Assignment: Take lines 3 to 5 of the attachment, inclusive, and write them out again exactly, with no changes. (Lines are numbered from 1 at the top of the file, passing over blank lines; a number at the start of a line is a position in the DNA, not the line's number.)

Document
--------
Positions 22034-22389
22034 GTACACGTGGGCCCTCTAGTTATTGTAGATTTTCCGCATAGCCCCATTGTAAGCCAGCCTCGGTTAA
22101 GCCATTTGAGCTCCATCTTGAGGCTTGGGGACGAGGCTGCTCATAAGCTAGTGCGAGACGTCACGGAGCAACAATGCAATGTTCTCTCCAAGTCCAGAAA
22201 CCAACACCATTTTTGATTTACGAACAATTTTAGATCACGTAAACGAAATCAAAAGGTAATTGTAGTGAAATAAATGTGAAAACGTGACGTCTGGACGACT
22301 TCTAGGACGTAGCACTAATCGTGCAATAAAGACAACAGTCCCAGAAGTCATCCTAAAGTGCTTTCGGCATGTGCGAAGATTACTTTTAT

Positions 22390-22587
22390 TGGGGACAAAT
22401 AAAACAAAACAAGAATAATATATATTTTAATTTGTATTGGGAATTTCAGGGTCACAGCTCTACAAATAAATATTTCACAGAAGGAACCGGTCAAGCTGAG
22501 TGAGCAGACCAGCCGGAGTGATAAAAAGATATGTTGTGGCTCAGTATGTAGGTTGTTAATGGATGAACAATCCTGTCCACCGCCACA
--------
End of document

22101 GCCATTTGAGCTCCATCTTGAGGCTTGGGGACGAGGCTGCTCATAAGCTAGTGCGAGACGTCACGGAGCAACAATGCAATGTTCTCTCCAAGTCCAGAAA
22201 CCAACACCATTTTTGATTTACGAACAATTTTAGATCACGTAAACGAAATCAAAAGGTAATTGTAGTGAAATAAATGTGAAAACGTGACGTCTGGACGACT
22301 TCTAGGACGTAGCACTAATCGTGCAATAAAGACAACAGTCCCAGAAGTCATCCTAAAGTGCTTTCGGCATGTGCGAAGATTACTTTTAT